Europe’s rural land faces many competing demands for the provision of food, energy and timber, as well as environmental and cultural services.
There is scarcely any true wilderness left in the EU, so the ways in which land is managed affects the quality of the environment as well as the character and social fabric of much of rural Europe.
The Common Agricultural Policy (CAP) continues to be a major driver of land use and management decisions. Other sectoral policies, such as those promoting renewable energy, protecting biodiversity and regulating water quality and usage have an important influence too.
IEEP seeks to inform and influence the development of the key EU policies that affect the sustainable use of rural land and to encourage the integration of environmental priorities into these policies.
We provide independent policy research, analysis and advice focussing on ways in which farming and forestry can help to protect Europe’s natural resources and the wide range of environmental goods and services which they support.
IEEP and partners produce a suite of 40 case studies on economic instruments from around the EU that address pollution and resource use.
Through exploratory scenarios, this report sets out possible directions for agricultural policies and practice after leaving the EU and discusses potential impacts on the rural environment.
High profile political support for agroecological approaches for farming, in France and Germany could provide some food for thought for the UK as its governments develop a framework for agriculture policy after Brexit.
IEEP held a one-day conference in Brussels on 5 October 2017 to present the findings of a major study for the European Commission on the use of market-based instruments to address pollution and resource use.
IEEP’s EFA study for EEB and BirdLife was part of the evidence used by environmental groups to push for this regulation.
David’s article explores the flaws in the CAP as a delivery mechanism for public goods, as well as the opportunities for the UK Governments post-Brexit.
There is an emerging realisation that soil, and linked land use and management challenges, are fundamental to achieve sustainable development including in the areas of fighting against hunger, protecting life on land, moving to more responsible consumption and production, ensuring clean water and sanitation and addressing climate change. Addressing soil protection issues is fundamentally interconnected with our ability to deliver multiple societal needs, and the time to act is now.
A greater shift towards climate-smart agricultural land management is increasingly urgent if the EU is to reach the emissions reductions target set out in response to the Paris Agreement. To do so requires more emphasis on climate within the Common Agricultural Policy and action to reduce the climate footprint of consumer consumption patterns.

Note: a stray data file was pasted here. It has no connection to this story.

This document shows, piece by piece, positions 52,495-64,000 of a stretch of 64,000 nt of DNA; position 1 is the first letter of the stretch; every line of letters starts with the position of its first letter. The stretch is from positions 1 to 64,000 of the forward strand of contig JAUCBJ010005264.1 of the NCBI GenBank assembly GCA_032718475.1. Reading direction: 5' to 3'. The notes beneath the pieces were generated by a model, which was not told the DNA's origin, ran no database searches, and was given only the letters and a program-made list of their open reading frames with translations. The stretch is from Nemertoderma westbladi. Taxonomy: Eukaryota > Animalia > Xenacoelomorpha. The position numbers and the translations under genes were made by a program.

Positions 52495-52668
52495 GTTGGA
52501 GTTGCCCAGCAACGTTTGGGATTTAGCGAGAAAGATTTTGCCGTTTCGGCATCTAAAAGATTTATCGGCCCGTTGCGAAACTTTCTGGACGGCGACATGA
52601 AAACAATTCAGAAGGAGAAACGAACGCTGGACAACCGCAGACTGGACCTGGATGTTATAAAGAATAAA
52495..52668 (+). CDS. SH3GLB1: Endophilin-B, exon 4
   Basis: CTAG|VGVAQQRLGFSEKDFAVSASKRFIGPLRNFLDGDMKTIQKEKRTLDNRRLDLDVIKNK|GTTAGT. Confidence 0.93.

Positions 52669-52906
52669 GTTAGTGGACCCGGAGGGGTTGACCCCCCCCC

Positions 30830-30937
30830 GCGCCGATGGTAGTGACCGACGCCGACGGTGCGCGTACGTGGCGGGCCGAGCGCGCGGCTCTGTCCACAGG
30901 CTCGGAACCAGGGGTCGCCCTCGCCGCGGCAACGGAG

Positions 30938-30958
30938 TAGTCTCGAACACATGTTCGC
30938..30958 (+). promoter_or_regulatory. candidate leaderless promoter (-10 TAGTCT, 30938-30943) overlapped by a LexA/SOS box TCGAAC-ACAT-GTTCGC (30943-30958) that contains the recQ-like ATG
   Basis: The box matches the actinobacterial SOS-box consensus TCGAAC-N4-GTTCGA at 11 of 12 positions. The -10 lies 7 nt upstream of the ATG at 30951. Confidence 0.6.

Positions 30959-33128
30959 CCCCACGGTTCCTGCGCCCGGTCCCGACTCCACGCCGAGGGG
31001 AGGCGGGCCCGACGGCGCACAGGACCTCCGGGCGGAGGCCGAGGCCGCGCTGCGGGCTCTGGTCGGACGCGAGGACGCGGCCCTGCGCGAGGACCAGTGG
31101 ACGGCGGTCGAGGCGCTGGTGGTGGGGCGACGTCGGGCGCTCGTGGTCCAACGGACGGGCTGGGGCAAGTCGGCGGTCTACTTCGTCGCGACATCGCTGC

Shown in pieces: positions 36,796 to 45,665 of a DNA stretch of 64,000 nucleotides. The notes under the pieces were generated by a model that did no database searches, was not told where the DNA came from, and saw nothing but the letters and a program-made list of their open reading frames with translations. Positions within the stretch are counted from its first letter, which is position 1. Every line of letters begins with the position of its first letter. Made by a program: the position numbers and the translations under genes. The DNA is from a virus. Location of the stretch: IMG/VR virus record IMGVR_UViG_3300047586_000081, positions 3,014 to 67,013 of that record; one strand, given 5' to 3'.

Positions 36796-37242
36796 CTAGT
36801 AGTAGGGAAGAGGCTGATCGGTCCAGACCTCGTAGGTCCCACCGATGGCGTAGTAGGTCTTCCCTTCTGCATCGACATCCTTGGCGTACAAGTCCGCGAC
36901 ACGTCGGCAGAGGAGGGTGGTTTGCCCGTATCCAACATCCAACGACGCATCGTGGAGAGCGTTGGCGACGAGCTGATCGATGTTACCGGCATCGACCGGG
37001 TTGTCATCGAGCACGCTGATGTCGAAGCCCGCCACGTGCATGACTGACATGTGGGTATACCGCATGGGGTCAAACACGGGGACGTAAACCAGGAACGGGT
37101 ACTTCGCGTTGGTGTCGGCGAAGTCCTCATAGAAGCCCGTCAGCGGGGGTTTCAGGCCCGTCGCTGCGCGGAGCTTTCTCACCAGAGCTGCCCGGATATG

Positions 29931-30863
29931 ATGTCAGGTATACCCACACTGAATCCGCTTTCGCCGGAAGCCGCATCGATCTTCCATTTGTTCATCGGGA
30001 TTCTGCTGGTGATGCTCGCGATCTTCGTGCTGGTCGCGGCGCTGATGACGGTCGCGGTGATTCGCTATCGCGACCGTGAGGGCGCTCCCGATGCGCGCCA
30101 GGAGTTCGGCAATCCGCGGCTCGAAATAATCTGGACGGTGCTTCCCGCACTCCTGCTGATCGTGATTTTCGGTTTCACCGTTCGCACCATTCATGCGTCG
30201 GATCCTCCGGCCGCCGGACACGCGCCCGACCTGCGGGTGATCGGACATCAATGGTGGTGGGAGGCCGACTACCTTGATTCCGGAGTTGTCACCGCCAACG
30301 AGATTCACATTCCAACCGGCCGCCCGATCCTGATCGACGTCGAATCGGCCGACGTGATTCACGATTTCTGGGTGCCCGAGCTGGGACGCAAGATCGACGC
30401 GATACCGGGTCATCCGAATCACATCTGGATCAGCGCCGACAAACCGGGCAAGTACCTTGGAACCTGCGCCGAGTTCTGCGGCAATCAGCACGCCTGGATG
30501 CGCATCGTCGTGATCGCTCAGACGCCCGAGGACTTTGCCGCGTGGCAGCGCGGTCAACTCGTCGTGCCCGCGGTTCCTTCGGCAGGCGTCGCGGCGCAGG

Together with Greener UK, IEEP's David Baldock discussed the need for strong UK institutions to effectively implement post-Brexit environmental laws. Read the full Guardian article here.
Researchers Emma Watkins, Patrick ten Brink, Sirini Withana, Marianne Kettunen, Daniela Russi, Konar Mutafoglu, Jean-Pierre Schweitzer, and Giulia Gitti contributed to a chapter on the socio-economic impact of marine litter, the cost of policy inaction and action for the United Nations Environment Programme.
Sowing the seeds of optimism for Europe’s biggest environmental challenges. This article is based on an interview between IEEP Executive Director, Céline Charveriat, and Debating Europe – a citizen’s forum for European issues.
The interview can be viewed here.
In the immediate aftermath of President Trump’s decision to leave the Paris agreement, the sixth largest economy of the world, California, signed an agreement with China to fight climate change. While non-binding, such cooperation represents a “trickle-up” approach to global climate change governance and is part of a wave of initiatives from non-state actors including civil society, the private sector and local authorities.
With its potential to reduce GHG emissions and increase CO2 removals, agriculture has a key role to play in the EU’s climate mitigation efforts, yet Member State action is lacking...
Sector far from reaching its climate mitigation potential, with Member States placing more emphasis on climate adaptation.
New IEEP report finds the agriculture sector can significantly contribute to the EU’s climate commitments by reducing its non-CO2 emissions. It also finds these contributions can be delivered cost efficiently with environmental co-benefits without impacting production.
The CAP is failing to reward adequately those livestock farmers who produce public goods. Brexit and CAP reform are opportunities to do better.
Ensuring the carbon sustainability of bioenergy requires a new approach in EU policy. This IEEP report spells out a different pathway to the one proposed by the European Commission in the recently released “winter package”.
On 30th November, the European Commission published a “Winter package” of policy proposals, including for bioenergy in the form of a revised Renewable Energy Directive. Although encouraging to answer the many requests for policy certainty, a number of key questions about the right and most appropriate approach to deliver sustainable bioenergy still remain and need further scrutiny.
Ecological Focus Areas are intended to safeguard and improve biodiversity on arable farms in the EU. What evidence is there that they are actually delivering biodiversity on farmland?
Ecological Focus Areas are intended to safeguard and improve biodiversity on arable farms in the EU. This IEEP study for EEB and BirdLife examined the evidence for potential biodiversity impacts on farmland, taking into account how the areas are being managed.